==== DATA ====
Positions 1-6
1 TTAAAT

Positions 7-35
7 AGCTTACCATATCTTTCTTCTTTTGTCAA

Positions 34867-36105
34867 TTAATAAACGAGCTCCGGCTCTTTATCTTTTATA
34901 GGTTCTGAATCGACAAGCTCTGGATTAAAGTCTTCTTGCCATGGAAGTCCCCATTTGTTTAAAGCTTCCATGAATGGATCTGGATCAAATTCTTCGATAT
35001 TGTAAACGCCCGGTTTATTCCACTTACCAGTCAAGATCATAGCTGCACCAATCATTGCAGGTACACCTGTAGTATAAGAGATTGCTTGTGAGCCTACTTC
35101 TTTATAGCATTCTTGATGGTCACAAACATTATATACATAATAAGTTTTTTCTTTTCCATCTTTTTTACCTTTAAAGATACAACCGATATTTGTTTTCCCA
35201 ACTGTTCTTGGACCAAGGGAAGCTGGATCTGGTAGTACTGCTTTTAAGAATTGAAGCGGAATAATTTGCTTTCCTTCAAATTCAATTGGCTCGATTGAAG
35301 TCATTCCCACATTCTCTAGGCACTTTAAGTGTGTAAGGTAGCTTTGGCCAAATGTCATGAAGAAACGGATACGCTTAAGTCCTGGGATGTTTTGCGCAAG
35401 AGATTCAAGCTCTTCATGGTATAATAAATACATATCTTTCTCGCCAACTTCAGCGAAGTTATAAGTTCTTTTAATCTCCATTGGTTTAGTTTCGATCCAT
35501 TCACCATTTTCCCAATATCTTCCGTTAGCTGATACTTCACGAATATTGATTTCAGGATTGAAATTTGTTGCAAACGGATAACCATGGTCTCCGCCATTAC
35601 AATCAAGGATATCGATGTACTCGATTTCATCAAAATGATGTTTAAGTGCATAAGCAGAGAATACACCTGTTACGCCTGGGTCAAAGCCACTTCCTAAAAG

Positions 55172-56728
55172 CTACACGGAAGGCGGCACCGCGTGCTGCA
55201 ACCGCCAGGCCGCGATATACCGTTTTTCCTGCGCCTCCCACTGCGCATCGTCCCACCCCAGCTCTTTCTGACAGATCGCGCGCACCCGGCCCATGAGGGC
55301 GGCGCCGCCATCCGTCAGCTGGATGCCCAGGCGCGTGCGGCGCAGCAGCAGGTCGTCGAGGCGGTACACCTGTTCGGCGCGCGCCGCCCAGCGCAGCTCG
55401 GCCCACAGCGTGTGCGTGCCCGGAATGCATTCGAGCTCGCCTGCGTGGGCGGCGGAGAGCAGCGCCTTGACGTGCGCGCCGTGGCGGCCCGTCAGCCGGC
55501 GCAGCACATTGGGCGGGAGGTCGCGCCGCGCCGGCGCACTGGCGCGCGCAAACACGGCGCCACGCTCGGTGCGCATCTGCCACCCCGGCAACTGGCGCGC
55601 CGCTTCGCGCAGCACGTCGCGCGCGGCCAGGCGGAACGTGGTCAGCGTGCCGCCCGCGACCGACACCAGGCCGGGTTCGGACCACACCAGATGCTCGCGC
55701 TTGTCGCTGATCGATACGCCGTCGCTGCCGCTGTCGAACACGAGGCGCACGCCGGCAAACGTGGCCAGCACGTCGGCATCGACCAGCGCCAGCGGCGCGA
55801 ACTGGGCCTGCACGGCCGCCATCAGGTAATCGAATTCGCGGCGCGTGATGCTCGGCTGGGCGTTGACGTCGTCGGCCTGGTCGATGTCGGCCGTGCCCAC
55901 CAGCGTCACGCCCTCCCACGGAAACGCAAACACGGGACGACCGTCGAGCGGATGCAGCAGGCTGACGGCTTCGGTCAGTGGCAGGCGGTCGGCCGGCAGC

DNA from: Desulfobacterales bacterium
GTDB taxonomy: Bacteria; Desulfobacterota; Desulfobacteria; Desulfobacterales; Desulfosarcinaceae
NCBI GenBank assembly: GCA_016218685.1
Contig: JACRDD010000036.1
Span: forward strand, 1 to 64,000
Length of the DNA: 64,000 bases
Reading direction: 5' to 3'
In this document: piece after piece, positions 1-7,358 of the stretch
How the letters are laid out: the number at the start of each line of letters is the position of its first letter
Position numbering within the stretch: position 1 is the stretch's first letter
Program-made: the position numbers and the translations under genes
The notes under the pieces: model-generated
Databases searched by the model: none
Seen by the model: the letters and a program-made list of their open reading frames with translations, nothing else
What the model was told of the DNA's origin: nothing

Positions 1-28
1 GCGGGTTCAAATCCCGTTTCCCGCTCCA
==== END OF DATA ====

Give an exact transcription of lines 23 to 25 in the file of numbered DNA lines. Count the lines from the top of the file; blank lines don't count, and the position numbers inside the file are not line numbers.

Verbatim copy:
55801 ACTGGGCCTGCACGGCCGCCATCAGGTAATCGAATTCGCGGCGCGTGATGCTCGGCTGGGCGTTGACGTCGTCGGCCTGGTCGATGTCGGCCGTGCCCAC
55901 CAGCGTCACGCCCTCCCACGGAAACGCAAACACGGGACGACCGTCGAGCGGATGCAGCAGGCTGACGGCTTCGGTCAGTGGCAGGCGGTCGGCCGGCAGC

DNA from: Desulfobacterales bacterium